I have done some quiet research on this subject, but not been able to find really clear indications about it.

Gudrun

-----Original Message-----
From: main@jfw.groups.io [mailto:main@jfw.groups.io] On Behalf Of Jason White via Groups.Io
Sent: Friday, January 05, 2018 3:59 PM
To: main@jfw.groups.io
Subject: Re: Braille Displays and Multiple Languages/Character Sets

All commercially available braille displays that I’m aware of can present text in any language supported by the screen reader. The braille display doesn’t handle the different braille codes; the screen reader does so, then sends a dot pattern to the display. Likewise, the input keys on the braille display are read, and interpreted, by the screen reader itself. The braille display is language-independent in so far as its interactions with the screen reader are concerned.



Thus, choosing a braille display is independent of which languages are to be used.



Assuming that the user in question plans to use JAWS (and you’re asking on a JAWS list, after all), then the next question is whether JAWS offers translation tables for the desired languages. To find out, look in the translation table settings.



If different character sets are to be used, it may be necessary to switch between two different translation tables. JAWS appears to support this; on the Focus 40 Blue display that I’m using here, it’s assigned to dots 2-3-4-5-7 chord. I haven’t experimented with the feature, however.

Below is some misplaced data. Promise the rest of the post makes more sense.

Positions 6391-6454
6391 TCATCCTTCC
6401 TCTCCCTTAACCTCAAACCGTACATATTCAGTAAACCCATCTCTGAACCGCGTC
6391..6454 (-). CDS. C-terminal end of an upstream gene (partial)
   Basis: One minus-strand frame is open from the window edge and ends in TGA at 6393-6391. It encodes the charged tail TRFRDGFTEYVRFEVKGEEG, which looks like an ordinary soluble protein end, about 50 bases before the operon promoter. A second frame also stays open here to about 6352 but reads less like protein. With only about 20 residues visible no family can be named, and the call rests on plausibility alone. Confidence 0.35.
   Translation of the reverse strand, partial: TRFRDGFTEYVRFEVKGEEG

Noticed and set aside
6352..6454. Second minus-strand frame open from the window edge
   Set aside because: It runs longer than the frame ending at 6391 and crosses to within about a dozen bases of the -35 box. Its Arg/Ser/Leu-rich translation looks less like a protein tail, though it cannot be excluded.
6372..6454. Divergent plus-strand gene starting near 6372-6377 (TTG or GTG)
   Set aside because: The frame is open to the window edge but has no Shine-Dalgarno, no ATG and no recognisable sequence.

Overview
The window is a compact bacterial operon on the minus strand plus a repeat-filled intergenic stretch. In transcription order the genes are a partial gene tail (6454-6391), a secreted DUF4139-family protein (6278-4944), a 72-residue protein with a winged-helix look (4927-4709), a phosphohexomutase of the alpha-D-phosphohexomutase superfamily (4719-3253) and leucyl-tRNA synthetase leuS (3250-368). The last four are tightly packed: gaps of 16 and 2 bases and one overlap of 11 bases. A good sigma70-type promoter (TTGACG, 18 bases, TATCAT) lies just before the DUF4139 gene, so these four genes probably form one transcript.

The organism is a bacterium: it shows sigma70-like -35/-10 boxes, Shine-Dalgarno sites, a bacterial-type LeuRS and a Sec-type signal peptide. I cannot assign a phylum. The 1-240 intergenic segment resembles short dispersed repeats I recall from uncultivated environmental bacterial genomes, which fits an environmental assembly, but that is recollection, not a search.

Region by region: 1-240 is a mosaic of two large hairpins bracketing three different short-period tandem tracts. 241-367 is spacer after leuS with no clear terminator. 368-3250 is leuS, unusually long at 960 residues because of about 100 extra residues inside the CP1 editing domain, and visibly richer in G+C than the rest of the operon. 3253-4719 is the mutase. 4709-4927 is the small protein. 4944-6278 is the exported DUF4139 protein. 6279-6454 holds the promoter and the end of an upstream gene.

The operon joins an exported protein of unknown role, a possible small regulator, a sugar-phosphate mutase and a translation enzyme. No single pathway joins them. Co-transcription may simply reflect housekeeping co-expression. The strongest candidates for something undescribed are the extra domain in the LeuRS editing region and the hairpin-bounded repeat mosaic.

As to keyboard layout, you can configure this in the operating system, so you shouldn’t need to obtain a new or different physical keyboard, unless there’s a specific reason for preferring a physical keyboard that has slightly different keys on it (for a different language/country).



From: main@jfw.groups.io [mailto:main@jfw.groups.io] On Behalf Of Brian Vogel
Sent: Friday, January 5, 2018 6:15 PM
To: main@jfw.groups.io
Subject: Braille Displays and Multiple Languages/Character Sets



This message may be considered off-topic, but there is really nowhere in particular where I can try to engage those who’ve “been there, done that” (or may be there doing that) with this topic. If the moderator believes this should not be further discussed on the group, then please post with that request. I am happy to receive input either on the group or via private message or e-mail.

I may soon be taking on some contract work where one of the questions is what braille display would be best suited for use with foreign (non-English) characters both from an input and output perspective. Since I am sighted and monolingual this particular need is something that’s entirely in the abstract for me. This is definitely a time where input from those who have already encountered this need and tried things out would be invaluable.

I would also be curious as to whether those who are dealing with multiple languages where non-English-language character sets are being used have found it useful to use a language-specific keyboard. It certainly makes text entry easier but only if you are able to familiarize yourself with the layout on said keyboard and get as comfortable with it as the keyboard you typically use. I know that these are available as replacements on laptops so I’d have to presume that the external USB keyboard equivalent is available as well.

Also, if you as a multi-language computer user are willing to be a part of an “e-mail circle” about this please let me know. This is a time where more input, and possibly conflicting input, is a very good thing provided you can describe how you’ve arrived at your conclusions. It would be great to be the proverbial "fly on the wall" while those with long experience with this need discuss their experiences with each other. This may or may not happen, but I thought I'd ask.

--